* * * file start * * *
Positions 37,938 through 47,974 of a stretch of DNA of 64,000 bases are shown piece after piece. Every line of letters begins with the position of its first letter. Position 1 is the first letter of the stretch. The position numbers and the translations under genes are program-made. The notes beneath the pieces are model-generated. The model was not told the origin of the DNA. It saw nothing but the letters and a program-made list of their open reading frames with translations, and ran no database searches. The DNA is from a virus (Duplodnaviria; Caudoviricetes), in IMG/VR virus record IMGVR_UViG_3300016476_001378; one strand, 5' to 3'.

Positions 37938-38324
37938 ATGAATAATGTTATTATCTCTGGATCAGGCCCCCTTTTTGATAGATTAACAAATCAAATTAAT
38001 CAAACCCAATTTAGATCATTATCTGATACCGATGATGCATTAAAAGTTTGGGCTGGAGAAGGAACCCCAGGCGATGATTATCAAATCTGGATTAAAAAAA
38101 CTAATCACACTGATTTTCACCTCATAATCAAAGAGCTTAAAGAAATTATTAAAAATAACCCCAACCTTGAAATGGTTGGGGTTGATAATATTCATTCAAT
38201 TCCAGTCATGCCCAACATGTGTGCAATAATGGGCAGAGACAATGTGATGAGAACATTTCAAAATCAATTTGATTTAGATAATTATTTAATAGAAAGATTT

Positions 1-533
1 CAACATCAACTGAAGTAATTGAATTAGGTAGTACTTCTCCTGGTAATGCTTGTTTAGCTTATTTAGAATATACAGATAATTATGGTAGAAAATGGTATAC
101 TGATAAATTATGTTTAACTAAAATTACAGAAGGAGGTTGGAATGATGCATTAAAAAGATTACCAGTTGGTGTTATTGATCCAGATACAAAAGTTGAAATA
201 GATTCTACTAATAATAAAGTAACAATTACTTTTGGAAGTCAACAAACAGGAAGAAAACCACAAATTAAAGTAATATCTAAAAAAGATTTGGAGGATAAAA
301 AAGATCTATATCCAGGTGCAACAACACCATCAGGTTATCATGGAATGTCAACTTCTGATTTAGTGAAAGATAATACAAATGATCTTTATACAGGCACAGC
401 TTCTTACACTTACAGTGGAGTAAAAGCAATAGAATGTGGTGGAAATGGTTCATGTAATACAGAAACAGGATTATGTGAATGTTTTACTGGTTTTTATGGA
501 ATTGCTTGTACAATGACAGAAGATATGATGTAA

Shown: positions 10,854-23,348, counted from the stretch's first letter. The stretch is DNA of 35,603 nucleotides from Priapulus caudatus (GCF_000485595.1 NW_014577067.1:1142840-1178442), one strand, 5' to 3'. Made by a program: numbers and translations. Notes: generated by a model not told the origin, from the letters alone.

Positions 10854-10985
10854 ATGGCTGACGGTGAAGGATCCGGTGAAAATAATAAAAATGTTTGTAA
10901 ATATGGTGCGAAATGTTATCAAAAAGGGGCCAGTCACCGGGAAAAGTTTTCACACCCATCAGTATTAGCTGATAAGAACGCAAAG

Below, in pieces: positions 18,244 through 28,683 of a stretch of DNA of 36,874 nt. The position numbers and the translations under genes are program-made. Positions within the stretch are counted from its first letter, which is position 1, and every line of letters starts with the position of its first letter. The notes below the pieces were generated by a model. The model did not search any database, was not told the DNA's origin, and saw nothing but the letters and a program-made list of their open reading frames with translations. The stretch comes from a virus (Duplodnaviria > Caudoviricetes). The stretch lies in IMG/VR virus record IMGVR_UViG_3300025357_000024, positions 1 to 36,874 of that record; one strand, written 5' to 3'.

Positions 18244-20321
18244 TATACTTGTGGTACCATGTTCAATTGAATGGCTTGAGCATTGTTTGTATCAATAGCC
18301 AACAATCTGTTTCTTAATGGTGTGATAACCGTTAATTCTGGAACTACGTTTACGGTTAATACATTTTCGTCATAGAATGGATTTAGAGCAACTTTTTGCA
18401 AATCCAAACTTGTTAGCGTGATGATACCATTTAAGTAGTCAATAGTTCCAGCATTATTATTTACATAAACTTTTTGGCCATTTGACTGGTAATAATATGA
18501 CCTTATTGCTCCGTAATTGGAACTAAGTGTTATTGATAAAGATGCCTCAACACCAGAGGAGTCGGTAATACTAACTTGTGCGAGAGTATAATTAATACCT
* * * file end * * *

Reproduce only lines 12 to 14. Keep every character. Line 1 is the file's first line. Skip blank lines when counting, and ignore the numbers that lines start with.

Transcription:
401 TTCTTACACTTACAGTGGAGTAAAAGCAATAGAATGTGGTGGAAATGGTTCATGTAATACAGAAACAGGATTATGTGAATGTTTTACTGGTTTTTATGGA
501 ATTGCTTGTACAATGACAGAAGATATGATGTAA

Shown: positions 10,854-23,348, counted from the stretch's first letter. The stretch is DNA of 35,603 nucleotides from Priapulus caudatus (GCF_000485595.1 NW_014577067.1:1142840-1178442), one strand, 5' to 3'. Made by a program: numbers and translations. Notes: generated by a model not told the origin, from the letters alone.